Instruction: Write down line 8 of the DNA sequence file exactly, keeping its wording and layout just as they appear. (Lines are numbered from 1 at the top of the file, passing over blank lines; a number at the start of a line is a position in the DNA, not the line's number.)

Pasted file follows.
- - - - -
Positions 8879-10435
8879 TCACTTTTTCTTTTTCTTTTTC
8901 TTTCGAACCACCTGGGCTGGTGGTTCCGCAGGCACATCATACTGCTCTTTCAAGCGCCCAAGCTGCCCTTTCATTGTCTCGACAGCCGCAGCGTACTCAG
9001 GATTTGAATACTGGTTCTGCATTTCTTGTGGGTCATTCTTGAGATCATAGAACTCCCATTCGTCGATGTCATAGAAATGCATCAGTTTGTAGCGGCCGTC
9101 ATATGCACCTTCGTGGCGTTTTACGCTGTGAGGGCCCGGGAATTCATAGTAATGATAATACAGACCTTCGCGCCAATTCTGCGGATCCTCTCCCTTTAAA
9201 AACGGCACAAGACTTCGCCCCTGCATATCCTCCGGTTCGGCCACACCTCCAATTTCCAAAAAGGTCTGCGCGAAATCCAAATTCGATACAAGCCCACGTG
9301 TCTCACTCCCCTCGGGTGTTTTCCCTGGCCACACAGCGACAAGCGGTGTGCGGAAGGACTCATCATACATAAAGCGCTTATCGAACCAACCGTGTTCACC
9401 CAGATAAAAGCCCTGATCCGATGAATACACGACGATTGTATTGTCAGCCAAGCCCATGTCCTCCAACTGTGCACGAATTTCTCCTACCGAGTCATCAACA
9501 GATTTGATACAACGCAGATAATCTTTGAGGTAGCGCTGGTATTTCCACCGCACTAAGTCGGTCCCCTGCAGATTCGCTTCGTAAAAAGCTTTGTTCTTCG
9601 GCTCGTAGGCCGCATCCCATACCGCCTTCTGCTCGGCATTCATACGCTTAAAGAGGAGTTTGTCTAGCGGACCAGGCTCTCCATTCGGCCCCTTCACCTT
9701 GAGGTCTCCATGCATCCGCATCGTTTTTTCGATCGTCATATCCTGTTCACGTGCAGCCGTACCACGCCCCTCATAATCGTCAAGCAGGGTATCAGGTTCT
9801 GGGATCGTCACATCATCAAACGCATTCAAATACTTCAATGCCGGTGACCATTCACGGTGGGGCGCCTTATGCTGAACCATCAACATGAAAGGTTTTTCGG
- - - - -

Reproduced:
9401 CAGATAAAAGCCCTGATCCGATGAATACACGACGATTGTATTGTCAGCCAAGCCCATGTCCTCCAACTGTGCACGAATTTCTCCTACCGAGTCATCAACA